In 1732, Benjamin Franklin published the first annual Poor Richard’s Almanack to promote his printing business, one of the first examples of content marketing. A lot has changed in the last 300 years.
Since the content was digital, some 20 years ago, content marketing has grown exponentially. In 2016, IBM made a bold statement: 90% of the world’s data was created in the past two years. If you don’t believe me, go to the promotional guide or anywhere else in your inbox and count all the articles, infographics, podcasts, videos, and e-books that appear every day.
The noise of content marketing drowns out real communication
With this growing amount of content distributed across multiple channels, proclaiming messages has become a major problem for sales and marketing teams. The customer’s communication landscape is noisy, secure, and complex. On average, an entrepreneur receives about 120 emails a day and the success rate for unsolicited calls for scheduling business meetings is only 2.5%.
The way people decide to buy has also changed: from traditional health and life insurance, magazines and even car rentals to cable TV subscribers and boxes of clothes and food delivered monthly, we are more likely to do things like buying a subscription instead of paying the full cost in advance. This boom in the subscriber economy, a term coined by subscription company Zuora, has been adopted by service providers (such as online content streaming companies) and heavy machine manufacturers (such as Caterpillar).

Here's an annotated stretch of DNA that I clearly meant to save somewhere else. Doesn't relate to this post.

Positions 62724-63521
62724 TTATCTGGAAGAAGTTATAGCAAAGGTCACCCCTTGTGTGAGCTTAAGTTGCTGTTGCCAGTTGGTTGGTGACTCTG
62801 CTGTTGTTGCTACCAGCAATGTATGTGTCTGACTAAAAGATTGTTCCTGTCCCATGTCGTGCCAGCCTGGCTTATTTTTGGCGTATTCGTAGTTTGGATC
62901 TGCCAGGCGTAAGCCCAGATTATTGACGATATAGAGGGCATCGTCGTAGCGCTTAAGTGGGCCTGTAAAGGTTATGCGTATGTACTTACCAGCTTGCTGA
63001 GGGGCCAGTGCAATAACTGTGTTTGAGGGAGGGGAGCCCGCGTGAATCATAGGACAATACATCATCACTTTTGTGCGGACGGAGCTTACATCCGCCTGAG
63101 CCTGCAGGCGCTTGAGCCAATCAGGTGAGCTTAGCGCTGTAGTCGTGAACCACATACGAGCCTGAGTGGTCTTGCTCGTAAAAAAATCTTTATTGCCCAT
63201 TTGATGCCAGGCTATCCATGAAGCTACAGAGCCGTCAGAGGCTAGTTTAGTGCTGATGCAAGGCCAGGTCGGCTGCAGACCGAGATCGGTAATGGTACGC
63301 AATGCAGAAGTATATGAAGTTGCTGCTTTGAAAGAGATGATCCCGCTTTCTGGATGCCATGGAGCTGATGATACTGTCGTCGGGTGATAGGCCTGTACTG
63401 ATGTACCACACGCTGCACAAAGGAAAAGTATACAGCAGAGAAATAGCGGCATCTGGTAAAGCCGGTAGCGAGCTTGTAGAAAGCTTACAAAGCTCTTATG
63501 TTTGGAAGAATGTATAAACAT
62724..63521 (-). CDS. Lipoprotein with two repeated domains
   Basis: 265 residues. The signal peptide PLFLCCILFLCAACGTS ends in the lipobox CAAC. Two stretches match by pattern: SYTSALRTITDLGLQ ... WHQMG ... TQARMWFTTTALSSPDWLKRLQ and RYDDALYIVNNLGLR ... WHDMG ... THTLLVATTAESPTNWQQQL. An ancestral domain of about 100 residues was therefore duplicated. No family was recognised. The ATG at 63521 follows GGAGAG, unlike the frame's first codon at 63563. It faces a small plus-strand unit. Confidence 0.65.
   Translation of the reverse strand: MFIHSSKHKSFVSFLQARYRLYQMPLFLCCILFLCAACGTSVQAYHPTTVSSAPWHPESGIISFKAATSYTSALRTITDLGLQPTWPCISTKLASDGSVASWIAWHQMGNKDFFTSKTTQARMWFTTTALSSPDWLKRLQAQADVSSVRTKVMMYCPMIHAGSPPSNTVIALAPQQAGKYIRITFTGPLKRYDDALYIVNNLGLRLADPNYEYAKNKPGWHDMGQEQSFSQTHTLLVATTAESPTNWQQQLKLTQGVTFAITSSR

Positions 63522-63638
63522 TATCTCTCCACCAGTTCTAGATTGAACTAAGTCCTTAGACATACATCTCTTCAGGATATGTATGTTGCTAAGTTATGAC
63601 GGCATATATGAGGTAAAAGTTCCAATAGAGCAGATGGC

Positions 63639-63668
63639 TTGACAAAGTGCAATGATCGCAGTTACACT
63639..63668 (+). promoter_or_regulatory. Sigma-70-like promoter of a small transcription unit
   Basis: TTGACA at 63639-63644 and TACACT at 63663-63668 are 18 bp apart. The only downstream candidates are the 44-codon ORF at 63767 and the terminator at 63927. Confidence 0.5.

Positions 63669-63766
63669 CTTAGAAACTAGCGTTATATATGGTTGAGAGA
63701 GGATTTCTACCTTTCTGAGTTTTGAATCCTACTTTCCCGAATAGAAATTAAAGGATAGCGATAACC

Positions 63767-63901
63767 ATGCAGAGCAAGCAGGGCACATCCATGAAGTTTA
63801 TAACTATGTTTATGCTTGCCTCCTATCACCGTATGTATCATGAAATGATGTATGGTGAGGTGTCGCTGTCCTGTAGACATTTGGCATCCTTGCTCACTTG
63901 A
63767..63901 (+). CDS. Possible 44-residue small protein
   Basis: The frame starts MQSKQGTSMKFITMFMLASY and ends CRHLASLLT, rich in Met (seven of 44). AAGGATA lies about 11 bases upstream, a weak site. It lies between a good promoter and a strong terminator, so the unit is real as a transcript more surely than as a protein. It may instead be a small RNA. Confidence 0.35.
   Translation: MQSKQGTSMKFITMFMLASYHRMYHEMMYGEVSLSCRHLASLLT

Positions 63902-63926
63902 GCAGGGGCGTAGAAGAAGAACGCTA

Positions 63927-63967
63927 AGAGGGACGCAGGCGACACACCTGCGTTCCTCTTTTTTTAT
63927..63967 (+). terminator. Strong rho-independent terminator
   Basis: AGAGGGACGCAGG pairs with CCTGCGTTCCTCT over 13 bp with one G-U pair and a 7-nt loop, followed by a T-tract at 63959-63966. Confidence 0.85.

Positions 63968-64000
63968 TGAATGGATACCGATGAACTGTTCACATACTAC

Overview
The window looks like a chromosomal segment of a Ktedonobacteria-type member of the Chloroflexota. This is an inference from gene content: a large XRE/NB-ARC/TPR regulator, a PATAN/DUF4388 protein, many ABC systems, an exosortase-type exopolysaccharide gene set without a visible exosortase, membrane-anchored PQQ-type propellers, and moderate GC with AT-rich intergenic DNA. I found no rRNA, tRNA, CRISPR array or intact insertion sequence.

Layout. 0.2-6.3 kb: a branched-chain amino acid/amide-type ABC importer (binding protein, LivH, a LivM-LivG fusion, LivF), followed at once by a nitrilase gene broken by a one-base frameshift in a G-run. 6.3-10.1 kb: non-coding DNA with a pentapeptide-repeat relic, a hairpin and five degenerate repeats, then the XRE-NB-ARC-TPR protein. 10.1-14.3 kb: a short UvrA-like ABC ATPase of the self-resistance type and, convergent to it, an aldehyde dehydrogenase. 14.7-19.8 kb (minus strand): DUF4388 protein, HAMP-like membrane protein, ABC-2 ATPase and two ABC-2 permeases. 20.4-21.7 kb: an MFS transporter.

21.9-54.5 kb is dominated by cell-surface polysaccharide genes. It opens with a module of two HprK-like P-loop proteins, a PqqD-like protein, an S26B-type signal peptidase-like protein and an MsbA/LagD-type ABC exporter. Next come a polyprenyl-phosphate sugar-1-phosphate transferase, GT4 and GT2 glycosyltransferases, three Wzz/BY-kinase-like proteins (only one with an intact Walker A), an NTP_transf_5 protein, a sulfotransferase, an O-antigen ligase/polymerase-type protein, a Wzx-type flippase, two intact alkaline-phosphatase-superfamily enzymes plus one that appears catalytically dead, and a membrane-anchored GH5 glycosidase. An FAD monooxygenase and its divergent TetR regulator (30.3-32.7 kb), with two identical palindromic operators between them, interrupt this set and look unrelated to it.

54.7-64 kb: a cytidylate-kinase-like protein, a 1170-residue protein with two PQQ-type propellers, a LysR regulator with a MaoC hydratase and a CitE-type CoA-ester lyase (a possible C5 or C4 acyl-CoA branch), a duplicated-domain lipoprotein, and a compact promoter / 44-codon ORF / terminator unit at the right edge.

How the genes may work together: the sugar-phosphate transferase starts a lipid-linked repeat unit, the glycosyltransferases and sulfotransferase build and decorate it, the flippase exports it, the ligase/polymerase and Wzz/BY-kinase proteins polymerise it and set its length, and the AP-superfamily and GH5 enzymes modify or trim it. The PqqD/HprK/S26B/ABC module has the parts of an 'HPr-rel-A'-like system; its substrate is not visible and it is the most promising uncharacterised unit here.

Personal obligations break the noise; Artificial intelligence makes it easy
The most progressive organizations have already discovered the sales channel with the highest ROI: social sales! It refers to building and maintaining sales relationships with your networks, sharing personal, not marketing, and content that is valuable to your current and future customers.
And here comes the challenge again: sales don’t write their own content; and with the huge amount of content flying over the radio waves, Sales can’t find a way to put it together, much less personalize it.
Discover the value of marketing content
In today’s digital marketing world, AI is often used to leverage analytics and reduce resource scarcity. Three out of four marketers interviewed for a PwC study agreed that AI is a “business advantage”.
AI-based marketing content can also help build trust and innovative leadership. With the level of customization that AI offers, each salesperson can build a personal brand and position themselves not only as a trusted advisor who understands the client’s unique challenges but also as an identifiable personality with unique interests.
From now on, marketing remains the task of creating attractive customer lifecycle experiences for many organizations. But if you look at sales transformation in the context of the entire buyer’s journey, the next step is the digital transformation of the sales organization.
The true leaders of digital transformation in their respective industries, companies like SAP and Guardian Life, successfully used AI-driven content marketing strategies to cultivate relationships and generate revenue years ago.